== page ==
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Parashat VaEtchanan- What Happens to Unanswered Prayers?

The Torah tells in the opening verses of Parashat Vaethanan that Moshe pleaded with God to allow him to cross the Jordan River with Benei Yisrael and enter the Land of Israel. However, despite Moshe's impassioned pleas, God denied him permission to enter the land, and commanded him not to continue praying for this matter.

The Sages tell us that Moshe uttered no fewer than 515 prayers in requesting permission to enter the Land of Israel. This number is alluded to in the Parasha's opening word – "vaethanan" ("I pleaded") – which has the numerical value of 515 (6+1+400+8+50+50=515).

The obvious question arises, if God knew that He would not grant Moshe's request, and that He would ultimately instruct Moshe to discontinue his prayers, why did He wait for Moshe to complete 515 prayers? Why did He not interrupt Moshe immediately as he began praying, and thus spare him the time and effort he invested in reciting the additional 514 prayers?

The Rabbis teach us that there is no such thing as a wasted or unanswered prayer. If a person prays for something and his request is not granted, he must not conclude that his prayer was recited in vain. God stores all our prayers in a "prayer bank" of sorts from where they are "withdrawn" at some later point, perhaps for somebody else, and perhaps only generations later. If a person prays for an ill patient Avraham Ben Sara, and the patient unfortunately does not survive his illness, those prayers will perhaps be effective in bringing a cure to another Avraham Ben Sara somewhere else in the world. During the years of the Communist movement, the children of many righteous Jews and Torah scholars abandoned Judaism and joined the atheistic Communists. Their parents recited untold numbers of prayers and shed rivers of tears asking that their children should return to their heritage and traditions. Their prayers were not immediately answered, but many children and grandchildren of these Jewish Communists have returned to Jewish observance. The grandparents' prayers were not recited in vain; they were not meaningless. They were stored and preserved in the heavenly "prayer bank" and ultimately succeeded in bringing scores of Jews back to Torah and Mitzvot.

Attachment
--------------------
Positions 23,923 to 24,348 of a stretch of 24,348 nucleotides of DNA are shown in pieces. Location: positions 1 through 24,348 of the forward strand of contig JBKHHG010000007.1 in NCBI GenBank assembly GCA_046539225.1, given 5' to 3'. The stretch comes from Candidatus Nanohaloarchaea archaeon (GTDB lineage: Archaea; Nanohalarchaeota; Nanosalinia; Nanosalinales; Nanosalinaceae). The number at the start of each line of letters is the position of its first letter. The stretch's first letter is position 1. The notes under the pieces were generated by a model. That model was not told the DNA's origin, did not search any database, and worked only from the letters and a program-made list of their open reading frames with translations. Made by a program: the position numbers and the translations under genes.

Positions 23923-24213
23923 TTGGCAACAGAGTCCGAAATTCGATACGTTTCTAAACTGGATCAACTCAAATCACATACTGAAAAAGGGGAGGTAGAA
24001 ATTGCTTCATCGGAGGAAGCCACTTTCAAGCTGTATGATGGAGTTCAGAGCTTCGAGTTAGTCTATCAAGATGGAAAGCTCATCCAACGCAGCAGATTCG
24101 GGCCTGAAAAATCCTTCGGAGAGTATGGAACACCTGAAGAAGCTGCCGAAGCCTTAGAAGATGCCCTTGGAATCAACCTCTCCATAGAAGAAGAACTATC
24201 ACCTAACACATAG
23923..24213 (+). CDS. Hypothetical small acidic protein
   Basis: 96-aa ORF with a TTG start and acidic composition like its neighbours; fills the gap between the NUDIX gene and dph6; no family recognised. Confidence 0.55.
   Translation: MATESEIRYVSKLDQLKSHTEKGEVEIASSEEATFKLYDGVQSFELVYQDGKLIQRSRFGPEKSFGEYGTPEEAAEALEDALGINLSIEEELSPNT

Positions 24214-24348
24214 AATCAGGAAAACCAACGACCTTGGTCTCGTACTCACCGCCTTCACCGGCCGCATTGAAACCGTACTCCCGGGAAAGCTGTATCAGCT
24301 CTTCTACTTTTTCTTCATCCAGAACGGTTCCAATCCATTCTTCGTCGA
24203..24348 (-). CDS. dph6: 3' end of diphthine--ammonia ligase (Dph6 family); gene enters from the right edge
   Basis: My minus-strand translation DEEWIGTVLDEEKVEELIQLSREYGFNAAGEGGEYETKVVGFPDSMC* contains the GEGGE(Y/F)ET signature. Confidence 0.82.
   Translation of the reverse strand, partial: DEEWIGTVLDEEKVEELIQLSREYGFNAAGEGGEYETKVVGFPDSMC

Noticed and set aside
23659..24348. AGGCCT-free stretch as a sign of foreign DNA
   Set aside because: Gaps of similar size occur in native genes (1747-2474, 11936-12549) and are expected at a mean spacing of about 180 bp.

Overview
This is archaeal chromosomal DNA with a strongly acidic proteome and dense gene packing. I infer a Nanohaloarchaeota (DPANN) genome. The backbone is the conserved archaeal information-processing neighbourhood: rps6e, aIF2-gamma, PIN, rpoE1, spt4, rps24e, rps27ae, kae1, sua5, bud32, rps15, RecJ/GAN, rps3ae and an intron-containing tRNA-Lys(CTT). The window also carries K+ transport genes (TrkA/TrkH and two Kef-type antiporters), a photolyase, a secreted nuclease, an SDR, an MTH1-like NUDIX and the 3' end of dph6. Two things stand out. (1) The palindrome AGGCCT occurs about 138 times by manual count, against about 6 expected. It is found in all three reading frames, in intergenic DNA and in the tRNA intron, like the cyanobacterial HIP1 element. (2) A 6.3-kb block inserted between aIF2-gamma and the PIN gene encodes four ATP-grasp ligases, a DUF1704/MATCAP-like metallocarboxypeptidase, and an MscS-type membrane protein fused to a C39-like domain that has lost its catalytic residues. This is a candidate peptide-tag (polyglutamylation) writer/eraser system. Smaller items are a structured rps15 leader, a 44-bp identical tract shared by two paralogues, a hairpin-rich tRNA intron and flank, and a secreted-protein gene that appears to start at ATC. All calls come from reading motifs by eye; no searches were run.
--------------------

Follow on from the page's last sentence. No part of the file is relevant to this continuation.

For this reason, perhaps, God did not interrupt Moshe's prayers despite the fact that the decree was irreversible. He anticipated that in future generations, Benei Yisrael would face crisis and hardship and would lack sufficient merit to earn salvation. Moshe's 515 prayers were necessary to save the Jewish people when they would otherwise be unworthy of being saved. Who knows if our existence today is owed to the merit of Moshe's 515 prayers!

Never should a person despair from praying. Even if one's requests are not immediately granted, they will nevertheless have a meaningful impact and effect on somebody at some point in time. Every heartfelt prayer and every chapter of Tehillim is significant and beneficial – regardless of whether we can immediately discern its impact.